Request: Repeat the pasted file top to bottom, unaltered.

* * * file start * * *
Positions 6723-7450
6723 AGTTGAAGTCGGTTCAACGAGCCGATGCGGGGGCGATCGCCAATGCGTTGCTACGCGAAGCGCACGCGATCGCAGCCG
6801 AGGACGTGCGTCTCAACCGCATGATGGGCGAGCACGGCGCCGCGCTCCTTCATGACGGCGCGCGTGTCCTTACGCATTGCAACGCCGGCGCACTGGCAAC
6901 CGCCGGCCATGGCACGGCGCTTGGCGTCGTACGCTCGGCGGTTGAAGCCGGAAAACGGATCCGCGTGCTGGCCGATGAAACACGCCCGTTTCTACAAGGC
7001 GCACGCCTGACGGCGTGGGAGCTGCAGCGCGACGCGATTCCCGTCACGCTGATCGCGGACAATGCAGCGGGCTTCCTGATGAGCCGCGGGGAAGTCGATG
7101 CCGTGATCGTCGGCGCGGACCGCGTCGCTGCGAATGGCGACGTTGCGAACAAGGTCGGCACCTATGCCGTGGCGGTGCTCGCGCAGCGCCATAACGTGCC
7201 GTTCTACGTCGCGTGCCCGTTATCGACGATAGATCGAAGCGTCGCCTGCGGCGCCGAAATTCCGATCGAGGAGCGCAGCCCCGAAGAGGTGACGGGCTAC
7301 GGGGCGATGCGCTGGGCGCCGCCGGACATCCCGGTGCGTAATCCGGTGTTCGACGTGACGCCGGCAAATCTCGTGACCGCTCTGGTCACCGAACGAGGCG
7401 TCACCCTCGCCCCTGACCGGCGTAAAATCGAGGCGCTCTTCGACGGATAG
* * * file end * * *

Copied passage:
Positions 6723-7450
6723 AGTTGAAGTCGGTTCAACGAGCCGATGCGGGGGCGATCGCCAATGCGTTGCTACGCGAAGCGCACGCGATCGCAGCCG
6801 AGGACGTGCGTCTCAACCGCATGATGGGCGAGCACGGCGCCGCGCTCCTTCATGACGGCGCGCGTGTCCTTACGCATTGCAACGCCGGCGCACTGGCAAC
6901 CGCCGGCCATGGCACGGCGCTTGGCGTCGTACGCTCGGCGGTTGAAGCCGGAAAACGGATCCGCGTGCTGGCCGATGAAACACGCCCGTTTCTACAAGGC
7001 GCACGCCTGACGGCGTGGGAGCTGCAGCGCGACGCGATTCCCGTCACGCTGATCGCGGACAATGCAGCGGGCTTCCTGATGAGCCGCGGGGAAGTCGATG
7101 CCGTGATCGTCGGCGCGGACCGCGTCGCTGCGAATGGCGACGTTGCGAACAAGGTCGGCACCTATGCCGTGGCGGTGCTCGCGCAGCGCCATAACGTGCC
7201 GTTCTACGTCGCGTGCCCGTTATCGACGATAGATCGAAGCGTCGCCTGCGGCGCCGAAATTCCGATCGAGGAGCGCAGCCCCGAAGAGGTGACGGGCTAC
7301 GGGGCGATGCGCTGGGCGCCGCCGGACATCCCGGTGCGTAATCCGGTGTTCGACGTGACGCCGGCAAATCTCGTGACCGCTCTGGTCACCGAACGAGGCG
7401 TCACCCTCGCCCCTGACCGGCGTAAAATCGAGGCGCTCTTCGACGGATAG